I don’t take vitamins. I make every effort to meet my nutritional needs through eating a wide variety of whole foods. I do my best to make sure those foods are organic or biodynamic and grown in a way that maximizes their nutrient content (25-50% more than conventional foods in many cases). Recently I did an analysis of my diet with a nutrition software program and I found out I am doing pretty well on my quest. There was one glaring vitamin deficiency in my diet analysis: vitamin D. It happened to be a day when I didn’t take my cod liver oil. I ate some butter, and some cream in my decaf, and I got 2.6% of my RDA for vitamin D. Say what? Remember the RDA is the minimum intake to prevent disease, in this case rickets. Recall that vitamin D is essential for the body’s absorption and utilization of calcium. Research keeps turning up demonstrating its importance to every organ system in the body, playing a role in immune enhancement, cancer protection, protection against heart disease, diabetes, obesity, depression and more.
A really cool thing about vitamin D is that you can make it yourself, out of the cholesterol in your skin when it is exposed to sunlight. Most researchers think that you can make enough just from exposing your hands, arms and face or your back to the sun for 10-15 minutes a day 2-7x a week, without sunscreen. I thought I was doing myself a favor a while back by putting on sunscreen every day….Digging around in the scientific literature, I was surprised to find that there is by no means a consensus on sun exposure as the primary cause of skin cancer! North of San Luis Obispo or so, however, you can’t make vitamin D in your skin in the winter months. It’s so important that your body can store it for winter use, if you have enough.
Low vitamin D status is widespread. I’ve had two vegetarian and vegan friends break bones in the past couple of years, and, when their healing went slowly, they were tested and found out they had low vitamin D. Commercial milk is fortified with vitamin D, and so are other processed foods like breakfast cereal and breakfast bars, not generally foods I recommend. I don’t drink fortified milk, I drink raw milk, which still contains natural vitamin D but not a lot. Vitamin D is not well supplied in most diets. It is found in oily fish like sardines, salmon, mackerel, herring and tuna, shellfish, liver and other organ meats, butter, eggs, cheese, raw milk and fortified foods. While I try to include sustainable sources of these foods in my diet frequently, it is hard to meet even the RDA with food alone. Vitamin D2 is found in some mushrooms and small amounts in dark leafy greens, but this form is not easily used by the body.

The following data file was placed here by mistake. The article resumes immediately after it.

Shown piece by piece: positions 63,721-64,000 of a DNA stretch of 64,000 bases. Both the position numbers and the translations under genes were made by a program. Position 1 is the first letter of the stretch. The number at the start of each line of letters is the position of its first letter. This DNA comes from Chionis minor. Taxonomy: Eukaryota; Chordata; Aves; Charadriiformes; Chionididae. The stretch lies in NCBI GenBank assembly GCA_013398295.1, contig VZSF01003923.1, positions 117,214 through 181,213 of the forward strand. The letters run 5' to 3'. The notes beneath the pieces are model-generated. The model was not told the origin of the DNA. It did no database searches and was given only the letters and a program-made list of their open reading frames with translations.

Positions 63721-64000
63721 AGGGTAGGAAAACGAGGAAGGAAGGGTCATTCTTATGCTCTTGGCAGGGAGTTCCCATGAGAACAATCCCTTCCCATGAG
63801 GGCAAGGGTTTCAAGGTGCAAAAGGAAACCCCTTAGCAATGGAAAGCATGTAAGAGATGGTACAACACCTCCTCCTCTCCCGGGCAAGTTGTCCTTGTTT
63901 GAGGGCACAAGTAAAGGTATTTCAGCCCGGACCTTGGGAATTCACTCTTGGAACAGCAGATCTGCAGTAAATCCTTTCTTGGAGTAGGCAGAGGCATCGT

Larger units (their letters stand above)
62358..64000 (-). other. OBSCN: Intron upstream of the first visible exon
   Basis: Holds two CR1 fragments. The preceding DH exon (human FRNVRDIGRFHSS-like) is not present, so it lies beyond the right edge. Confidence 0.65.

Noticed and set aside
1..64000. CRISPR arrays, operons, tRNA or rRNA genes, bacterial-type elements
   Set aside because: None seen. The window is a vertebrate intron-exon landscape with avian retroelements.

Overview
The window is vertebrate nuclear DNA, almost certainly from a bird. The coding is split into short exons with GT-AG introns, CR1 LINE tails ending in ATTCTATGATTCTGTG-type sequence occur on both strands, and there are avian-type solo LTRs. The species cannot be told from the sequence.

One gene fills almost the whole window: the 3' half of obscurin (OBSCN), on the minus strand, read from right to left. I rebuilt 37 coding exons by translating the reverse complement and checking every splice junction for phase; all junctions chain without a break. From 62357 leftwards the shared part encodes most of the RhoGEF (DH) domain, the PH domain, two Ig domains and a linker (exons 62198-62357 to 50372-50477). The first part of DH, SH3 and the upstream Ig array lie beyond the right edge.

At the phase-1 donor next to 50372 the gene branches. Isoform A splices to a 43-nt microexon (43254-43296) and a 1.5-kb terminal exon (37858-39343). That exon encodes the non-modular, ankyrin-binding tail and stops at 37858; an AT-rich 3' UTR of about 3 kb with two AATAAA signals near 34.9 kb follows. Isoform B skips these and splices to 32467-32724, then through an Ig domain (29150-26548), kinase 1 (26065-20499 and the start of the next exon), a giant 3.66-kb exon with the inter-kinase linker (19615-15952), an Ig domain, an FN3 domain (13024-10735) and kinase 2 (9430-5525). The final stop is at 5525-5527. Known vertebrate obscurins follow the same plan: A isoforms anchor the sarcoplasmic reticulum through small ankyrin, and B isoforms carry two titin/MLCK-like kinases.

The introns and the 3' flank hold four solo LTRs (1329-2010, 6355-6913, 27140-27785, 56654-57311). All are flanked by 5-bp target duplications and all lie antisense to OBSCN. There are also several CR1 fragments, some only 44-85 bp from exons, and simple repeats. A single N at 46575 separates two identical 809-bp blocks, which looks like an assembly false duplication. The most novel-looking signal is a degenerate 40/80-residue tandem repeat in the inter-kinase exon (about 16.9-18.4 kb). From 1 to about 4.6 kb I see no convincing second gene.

Many of the vitamin D-rich foods also have cholesterol which has been demonized for so long that a lot of folks habitually avoid them. As I have stated elsewhere at length, cholesterol is not bad, fat is not bad, and indeed, for most people, dietary cholesterol has little effect on blood cholesterol, which is a poor indicator of heart disease risk anyway. The vitamin D foods have been considered sacred foods in many cultures around the world. In many places, landlocked peoples have traditionally gone to great lengths to obtain foods from the sea, rich in nutrients and rich in vitamin D.
For disease prevention and general health, the only supplement I take is high vitamin cod liver oil. I mail order it from a very conscientious company. Cod fisheries, as far as I have been able to find out, are abundant and well managed. From a Chinese medicine perspective, cod liver oil is a powerful kidney and liver yin tonic. It also contains those wonderful omega 3 fatty acids. Watch out, there is a lot of lesser quality cod and fish liver oil on the market, for example, the stuff sold at your average drug store. Look for a good balance of vitamins A and D, which work synergistically, while each protects against the toxicity of the other. Most important, I give it to my 5 year old. There is good reason why this is a traditional supplement for kids. A 2004 study found that daily cod liver oil and a multivitamin significantly reduced upper respiratory-related doctor’s office visits by urban kids. Read the abstract here:
You can supplement with vitamin D in other ways, as well. D3 always comes from animal sources, but there are supplements made from lanolin, which might be OK with vegetarians. D2 can come from non-animal sources, but you’ll need to take 3 times as much. The RDA for D is just 400 IU for adults, but many scientists believe that is far too low. In 2008, a group of prominent researchers on vitamin D founded a grassroots campaign to improve vitamin D status nationwide and thereby decrease rates of cancer and other diseases associated with low vitamin D. They recommend universal intake for adults of 2000 IU/day. You can join the campaign and enroll in a 5 year study on vitamin D and test your vitamin D status at home with their test kits. Visit http://grassrootshealth.net/ for all the details. You can also ask your doctor to test your vitamin D levels. Meanwhile, I’ll be taking my cod liver oil.